Mit dem auf vier Bände angelegten Werk wird erstmalig eine Ikonologie der christlichen Kunst im historischen Ablauf geschildert. Die komplexe Geschichte des Bildes in der Kirche wird ausgehend von der Intention der Darstellungen auf den verschiedenen Bildträgern aufgezeigt und die Weise der damit verbundenen Argumentation fundiert dargelegt. Eingebettet in allgemeine historische Entwicklungen wird der Wandel der Themenkreise beschrieben. In der Einleitung werden die Prinzipien der Arbeit erläutert. Teil 1 (Alte Kirche) behandelt die Entstehung einer christlichen Bildkunst am Grabe (auf Sarkophagen und in Katakomben) und den späteren Übergang in die Kirchdekoration. Nach gleichen Prinzipien werden in Teil 2 die Bildkunst des Mittelalters, in Teil 3 die der Neuzeit und in Teil 4 die andersartige Entwicklung in der Ostkirche geschildert.
The forty-one years between the Society of Jesus’s papal suppression in 1773 and its eventual restoration in 1814 remain controversial, with new research and interpretations continually appearing. Shore’s narrative approaches these years, and the period preceding the suppression, from a new perspective that covers individuals not usually discussed in works dealing with this topic. As well as examining the contributions of former Jesuits to fields as diverse as ethnology—a term and concept pioneered by an ex-Jesuit—and library science, where Jesuits and ex-Jesuits laid the groundwork for the great advances of the nineteenth century, the essay also explores the period the exiled Society spent in the Russian Empire. It concludes with a discussion of the Society’s restoration in the broader context of world history.
For years the fact that the debate on science and religion was not related to cultural diversity was considered only a minor issue. However, lately, there is a growing concern that the dominance of ‘Western’ perspectives in this field do not allow for new understandings. This book testifies to the growing interest in the different cultural embeddings of the science and religion interface and proposes a framework that makes an intercultural debate possible. This proposal is based on a thorough study of the ‘lived theology’ of Christian students and university professors in Abidjan, Kinshasa and Yaoundé. The outcomes of the field research are related to a worldwide perspective of doing theology and a broader scope of scholarly discussions.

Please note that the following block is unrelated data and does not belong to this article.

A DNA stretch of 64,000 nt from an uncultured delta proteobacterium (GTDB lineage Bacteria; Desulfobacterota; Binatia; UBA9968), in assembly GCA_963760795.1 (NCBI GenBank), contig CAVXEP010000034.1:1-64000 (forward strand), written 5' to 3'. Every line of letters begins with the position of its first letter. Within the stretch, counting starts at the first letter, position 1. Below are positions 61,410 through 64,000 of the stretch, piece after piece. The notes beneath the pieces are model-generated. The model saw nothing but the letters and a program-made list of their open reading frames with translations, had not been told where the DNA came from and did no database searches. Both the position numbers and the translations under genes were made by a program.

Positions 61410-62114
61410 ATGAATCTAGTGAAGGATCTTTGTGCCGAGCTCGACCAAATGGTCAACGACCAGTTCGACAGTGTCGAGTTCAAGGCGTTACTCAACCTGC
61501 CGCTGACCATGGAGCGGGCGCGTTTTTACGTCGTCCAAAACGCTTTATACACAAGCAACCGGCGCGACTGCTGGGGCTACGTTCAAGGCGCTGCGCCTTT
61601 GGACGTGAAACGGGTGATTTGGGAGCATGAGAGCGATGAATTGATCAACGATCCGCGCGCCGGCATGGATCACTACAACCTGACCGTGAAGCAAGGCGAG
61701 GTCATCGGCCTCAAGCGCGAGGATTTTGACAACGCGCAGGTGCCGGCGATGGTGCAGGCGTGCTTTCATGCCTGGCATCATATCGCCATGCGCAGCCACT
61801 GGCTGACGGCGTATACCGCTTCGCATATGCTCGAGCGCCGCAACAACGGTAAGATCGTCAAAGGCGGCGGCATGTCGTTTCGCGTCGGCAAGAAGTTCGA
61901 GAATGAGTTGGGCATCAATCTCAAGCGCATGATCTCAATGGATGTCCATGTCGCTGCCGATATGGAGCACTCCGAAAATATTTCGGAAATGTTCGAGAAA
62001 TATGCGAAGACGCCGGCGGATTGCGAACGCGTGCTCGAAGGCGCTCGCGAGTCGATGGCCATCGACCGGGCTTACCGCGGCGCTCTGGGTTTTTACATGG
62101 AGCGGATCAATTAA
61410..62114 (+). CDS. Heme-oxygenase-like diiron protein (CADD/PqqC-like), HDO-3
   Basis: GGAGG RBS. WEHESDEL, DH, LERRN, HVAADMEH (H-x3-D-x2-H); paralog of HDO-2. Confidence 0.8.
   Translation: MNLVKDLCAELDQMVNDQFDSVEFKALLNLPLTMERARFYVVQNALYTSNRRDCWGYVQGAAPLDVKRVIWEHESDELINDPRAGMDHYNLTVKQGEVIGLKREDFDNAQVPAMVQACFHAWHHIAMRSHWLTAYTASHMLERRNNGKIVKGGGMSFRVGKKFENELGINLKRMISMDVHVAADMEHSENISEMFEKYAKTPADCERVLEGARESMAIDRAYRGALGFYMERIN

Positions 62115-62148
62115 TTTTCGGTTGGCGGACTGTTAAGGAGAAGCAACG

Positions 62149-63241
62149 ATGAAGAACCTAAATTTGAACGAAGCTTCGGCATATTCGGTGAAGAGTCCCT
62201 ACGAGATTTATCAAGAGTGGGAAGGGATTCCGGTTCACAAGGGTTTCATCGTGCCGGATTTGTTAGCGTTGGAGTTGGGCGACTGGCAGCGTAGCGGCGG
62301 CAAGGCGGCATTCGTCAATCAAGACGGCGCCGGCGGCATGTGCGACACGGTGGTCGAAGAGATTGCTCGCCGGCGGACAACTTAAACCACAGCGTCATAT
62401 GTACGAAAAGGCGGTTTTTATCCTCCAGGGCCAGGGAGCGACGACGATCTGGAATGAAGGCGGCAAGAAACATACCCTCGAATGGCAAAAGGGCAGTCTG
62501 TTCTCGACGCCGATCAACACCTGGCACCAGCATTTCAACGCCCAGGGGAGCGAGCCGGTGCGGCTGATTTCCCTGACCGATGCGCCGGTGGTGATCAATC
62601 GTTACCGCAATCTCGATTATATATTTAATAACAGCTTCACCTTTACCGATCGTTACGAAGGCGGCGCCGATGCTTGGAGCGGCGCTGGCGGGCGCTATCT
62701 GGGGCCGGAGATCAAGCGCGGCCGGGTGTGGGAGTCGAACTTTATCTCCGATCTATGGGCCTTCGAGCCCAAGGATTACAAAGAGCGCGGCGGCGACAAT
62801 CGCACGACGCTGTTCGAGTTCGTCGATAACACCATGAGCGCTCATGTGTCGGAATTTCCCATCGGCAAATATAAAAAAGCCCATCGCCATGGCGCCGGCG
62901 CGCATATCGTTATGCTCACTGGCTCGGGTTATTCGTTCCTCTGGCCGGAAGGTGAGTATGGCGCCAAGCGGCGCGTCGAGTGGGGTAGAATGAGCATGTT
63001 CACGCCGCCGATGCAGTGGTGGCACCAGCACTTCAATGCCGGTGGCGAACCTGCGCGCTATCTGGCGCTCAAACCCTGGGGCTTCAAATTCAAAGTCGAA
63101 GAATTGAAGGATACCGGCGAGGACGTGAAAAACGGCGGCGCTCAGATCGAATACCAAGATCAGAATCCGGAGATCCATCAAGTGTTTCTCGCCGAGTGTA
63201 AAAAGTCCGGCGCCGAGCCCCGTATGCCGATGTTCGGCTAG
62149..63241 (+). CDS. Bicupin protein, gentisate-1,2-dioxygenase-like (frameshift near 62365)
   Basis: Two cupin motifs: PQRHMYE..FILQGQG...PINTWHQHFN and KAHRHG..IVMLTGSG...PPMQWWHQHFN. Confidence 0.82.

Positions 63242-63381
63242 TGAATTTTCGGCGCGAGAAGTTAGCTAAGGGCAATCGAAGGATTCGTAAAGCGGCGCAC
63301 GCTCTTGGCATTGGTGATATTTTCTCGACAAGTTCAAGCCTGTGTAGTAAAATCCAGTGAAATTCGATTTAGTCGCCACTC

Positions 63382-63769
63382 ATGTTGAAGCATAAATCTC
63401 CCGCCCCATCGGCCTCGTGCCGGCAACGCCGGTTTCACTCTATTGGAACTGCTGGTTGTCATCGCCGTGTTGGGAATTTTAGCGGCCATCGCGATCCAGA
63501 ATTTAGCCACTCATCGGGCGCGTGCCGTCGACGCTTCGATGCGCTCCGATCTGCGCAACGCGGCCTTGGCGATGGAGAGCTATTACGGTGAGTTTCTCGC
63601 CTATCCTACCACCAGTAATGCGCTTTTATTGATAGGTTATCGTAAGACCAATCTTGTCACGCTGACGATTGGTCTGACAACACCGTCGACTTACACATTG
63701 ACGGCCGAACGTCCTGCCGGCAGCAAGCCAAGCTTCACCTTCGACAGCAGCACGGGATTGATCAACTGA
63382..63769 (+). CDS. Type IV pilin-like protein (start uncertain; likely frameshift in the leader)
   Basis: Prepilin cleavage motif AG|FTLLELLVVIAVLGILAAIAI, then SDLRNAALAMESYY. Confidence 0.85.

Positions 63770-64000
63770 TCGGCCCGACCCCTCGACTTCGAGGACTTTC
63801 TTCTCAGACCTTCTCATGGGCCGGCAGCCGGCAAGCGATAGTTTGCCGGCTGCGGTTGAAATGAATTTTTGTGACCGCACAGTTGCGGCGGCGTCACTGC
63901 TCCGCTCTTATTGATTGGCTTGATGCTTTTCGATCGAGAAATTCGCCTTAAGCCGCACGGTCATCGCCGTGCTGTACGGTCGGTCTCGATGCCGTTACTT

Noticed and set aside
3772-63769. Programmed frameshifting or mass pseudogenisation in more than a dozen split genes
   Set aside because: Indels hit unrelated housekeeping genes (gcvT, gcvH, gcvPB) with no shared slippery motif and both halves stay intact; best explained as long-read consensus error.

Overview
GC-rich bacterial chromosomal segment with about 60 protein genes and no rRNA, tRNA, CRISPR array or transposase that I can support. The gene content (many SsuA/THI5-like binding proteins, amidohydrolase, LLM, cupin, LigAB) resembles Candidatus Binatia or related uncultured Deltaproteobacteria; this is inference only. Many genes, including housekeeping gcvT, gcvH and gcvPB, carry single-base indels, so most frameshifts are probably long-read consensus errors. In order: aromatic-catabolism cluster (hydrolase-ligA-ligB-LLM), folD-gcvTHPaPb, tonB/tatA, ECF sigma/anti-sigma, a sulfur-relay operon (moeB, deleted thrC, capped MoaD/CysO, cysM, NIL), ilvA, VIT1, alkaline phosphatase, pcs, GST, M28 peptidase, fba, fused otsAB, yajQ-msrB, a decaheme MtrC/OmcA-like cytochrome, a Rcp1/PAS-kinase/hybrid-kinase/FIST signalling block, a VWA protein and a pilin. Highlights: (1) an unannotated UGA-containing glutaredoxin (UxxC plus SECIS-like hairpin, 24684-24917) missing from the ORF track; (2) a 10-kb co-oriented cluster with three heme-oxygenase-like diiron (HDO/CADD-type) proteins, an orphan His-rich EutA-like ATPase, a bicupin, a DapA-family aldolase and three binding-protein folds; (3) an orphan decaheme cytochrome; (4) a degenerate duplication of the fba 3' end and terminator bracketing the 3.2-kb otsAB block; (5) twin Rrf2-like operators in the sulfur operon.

The European Encounter with Hinduism Jan Peter Schouten offers an account of European travellers coming into contact with the Hindu religion in India. From the thirteenth century on, both traders and missionaries visited India and encountered the exotic world of Hindus and Hinduism. Their travel reports reveal how Europeans gradually increased their knowledge of Hinduism and how they evaluated this foreign religion. Later on, although officials of the colonial administration also studied the languages and culture of India, it was – contrary to what is usually assumed – particularly the many missionaries who made the greatest contribution to the mapping of Hinduism.
From the first encounter with King James vi of Scotland, the Society of Jesus believed in the possibility of his conversion. Such a religious transformation would reverberate beyond the northern kingdom and indeed beyond the British Isles. Finances and proposals were advanced to attain this goal. With noticeable encouragement from James in the 1590s as he positioned himself to ascend the English throne as Elizabeth’s successor, many Catholics rallied to his cause. Once he had ascended the throne, he could cast caution to the proverbial wind and disclose his religious allegiance. Presented here are two memorials, both most likely written by the Scottish Jesuit William Crichton, on the possibility of James’s conversion. The first can be dated circa 1580, at the very inception of the project; the second is post-Gunpowder Plot (1605) by which time nearly everyone had abandoned any hope in its successful completion. But Crichton, naively or optimistically, still insisted there was a chance.
John Ogilvie’s martyrdom in February 1615 should be seen in the context of a struggle for the hearts and minds of the people of Scotland between the Jesuit mission and James vi and i’s government. Nowhere was this struggle more intense than within the town of Glasgow, where Ogilvie was imprisoned, tried and executed and which a large and influential Catholic community had long called home. Propaganda was disseminated by both sides during and after his trial and the archbishop of Glasgow, John Spottiswood, orchestrated its proceedings as a demonstration of royal and archiepiscopal power that involved local elites as well as central government officials. This article examines the events that took place in Glasgow during the winter of 1614–15 and provides a prosopographical analysis of the people involved. It makes the argument that, as had been the case during the Protestant Reformation of the 1540s and 1550s, Scotland’s church and state mishandled Ogilvie’s public ritual execution such that the local religious minority (now Catholics) became emboldened and more committed to Counter-Reformation.